SpaceX Set for Sunday Sea Satellite Launch, Booster Recovery Attempt
SpaceX is set to launch a sea level-monitoring satellite from the California coast this Sunday, while attempting to land the rocket's spent first stage on a floating drone ship in the Pacific Ocean.
The Jason-3 spacecraft is scheduled to lift off from Vandenberg Air Force Base Sunday, January 17 during a 30-second window that opens at 1:42 p.m. EST (18:42 UTC). After providing an initial boost toward orbit, the Falcon 9 rocket's first stage will separate, drop away and use a series of engine burns to fly back to one of SpaceX's autonomous landing platforms, which use thrusters to position themselves under descending rockets.
On Monday evening, SpaceX's Jason-3 Falcon 9 rocket was test-fired at Vandenberg Air Force Base for 7 seconds.
SpaceX has leased an area to build a west coast landing zone, but it wasn't clear what drove the final decision to use the drone ship. The vessels are used when a return to land is not feasible, including when the Falcon's first stage must reach a higher velocity before separation. Assuming a combined upper stage and payload mass of 125 metric tons, Musk said a velocity of 5,000 kilometers per hour was slow enough to return the booster to land, while 8,000 kilometers per hour necessitated use of a drone ship.
The Jason-3 satellite weighs 510 kilograms, while each of the 11 ORBCOMM satellites launched in December weighed 170 kilograms, for a total payload mass of about 1.8 metric tons. But Jason-3 is headed to a 1380 by 2328-kilometer orbit, much higher than the ORCOMM payload's 750 by 615-kilometer trajectory. Additionally, west coast launches—which are used to send spacecraft to high-inclination orbits—lose the speed advantage provided by the direction of the Earth's rotation. The Jason-3 Falcon booster is also not equipped with the high-thrust upgrades introduced during the December ORBCOMM mission.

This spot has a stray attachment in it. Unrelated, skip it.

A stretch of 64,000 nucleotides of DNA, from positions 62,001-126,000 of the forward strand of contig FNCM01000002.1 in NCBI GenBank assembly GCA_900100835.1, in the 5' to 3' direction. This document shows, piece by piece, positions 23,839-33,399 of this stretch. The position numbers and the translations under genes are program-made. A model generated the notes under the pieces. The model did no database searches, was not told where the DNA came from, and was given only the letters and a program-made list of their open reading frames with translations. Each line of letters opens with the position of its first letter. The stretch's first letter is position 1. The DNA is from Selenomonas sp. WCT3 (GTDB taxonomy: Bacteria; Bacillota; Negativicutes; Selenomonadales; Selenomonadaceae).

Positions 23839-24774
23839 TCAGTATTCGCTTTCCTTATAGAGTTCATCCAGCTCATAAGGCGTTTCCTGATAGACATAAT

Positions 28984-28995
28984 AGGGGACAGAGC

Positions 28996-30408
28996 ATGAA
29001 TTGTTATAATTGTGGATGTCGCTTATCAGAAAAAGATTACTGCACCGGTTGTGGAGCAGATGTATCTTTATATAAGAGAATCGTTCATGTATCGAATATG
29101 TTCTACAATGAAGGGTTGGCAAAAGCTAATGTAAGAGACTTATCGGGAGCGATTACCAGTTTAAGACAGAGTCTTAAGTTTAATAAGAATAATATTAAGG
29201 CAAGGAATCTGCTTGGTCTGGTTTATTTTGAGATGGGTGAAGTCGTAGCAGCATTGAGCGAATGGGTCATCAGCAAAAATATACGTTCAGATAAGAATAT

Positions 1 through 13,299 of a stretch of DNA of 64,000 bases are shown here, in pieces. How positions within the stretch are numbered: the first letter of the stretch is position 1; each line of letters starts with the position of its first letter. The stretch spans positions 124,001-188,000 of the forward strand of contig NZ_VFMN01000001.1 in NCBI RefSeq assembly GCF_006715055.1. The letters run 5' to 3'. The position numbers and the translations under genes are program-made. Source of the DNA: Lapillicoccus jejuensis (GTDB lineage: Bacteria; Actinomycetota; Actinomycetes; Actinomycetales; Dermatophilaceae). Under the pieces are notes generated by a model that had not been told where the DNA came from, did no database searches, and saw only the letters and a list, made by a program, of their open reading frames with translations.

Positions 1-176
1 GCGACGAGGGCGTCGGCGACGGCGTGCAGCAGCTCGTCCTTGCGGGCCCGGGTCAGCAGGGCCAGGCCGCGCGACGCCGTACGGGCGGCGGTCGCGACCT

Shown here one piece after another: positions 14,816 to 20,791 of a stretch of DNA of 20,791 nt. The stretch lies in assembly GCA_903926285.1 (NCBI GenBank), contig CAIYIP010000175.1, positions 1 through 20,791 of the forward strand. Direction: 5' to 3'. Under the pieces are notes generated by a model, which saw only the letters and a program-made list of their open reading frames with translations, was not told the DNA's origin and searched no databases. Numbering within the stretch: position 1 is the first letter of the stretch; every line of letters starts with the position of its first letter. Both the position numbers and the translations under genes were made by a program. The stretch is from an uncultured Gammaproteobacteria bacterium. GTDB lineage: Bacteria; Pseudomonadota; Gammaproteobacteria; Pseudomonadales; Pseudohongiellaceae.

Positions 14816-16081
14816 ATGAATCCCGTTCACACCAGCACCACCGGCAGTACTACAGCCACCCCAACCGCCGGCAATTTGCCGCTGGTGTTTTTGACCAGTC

Jason-3 is co-sponsored by NASA, NOAA, the French space agency CNES, and the European climate satellite collective EUMETSAT. It uses a radar altimeter to measure the height of the sea level within just a few centimeters. The data are used for climate modeling, as well as studying tides, hurricanes and tsunamis.
The satellite is the fourth U.S. co-sponsored sea height mission, dating back to TOPEX/Poseidon in 1992. Two Jason satellites followed that mission, named after the mythological Greek leader of the sea-faring Argonauts. Jason-3 will start by precisely flying one minute behind Jason-2, giving scientists the opportunity to compare sensor readings between the two spacecraft. Jason-2 will eventually be shepherded into a different orbit.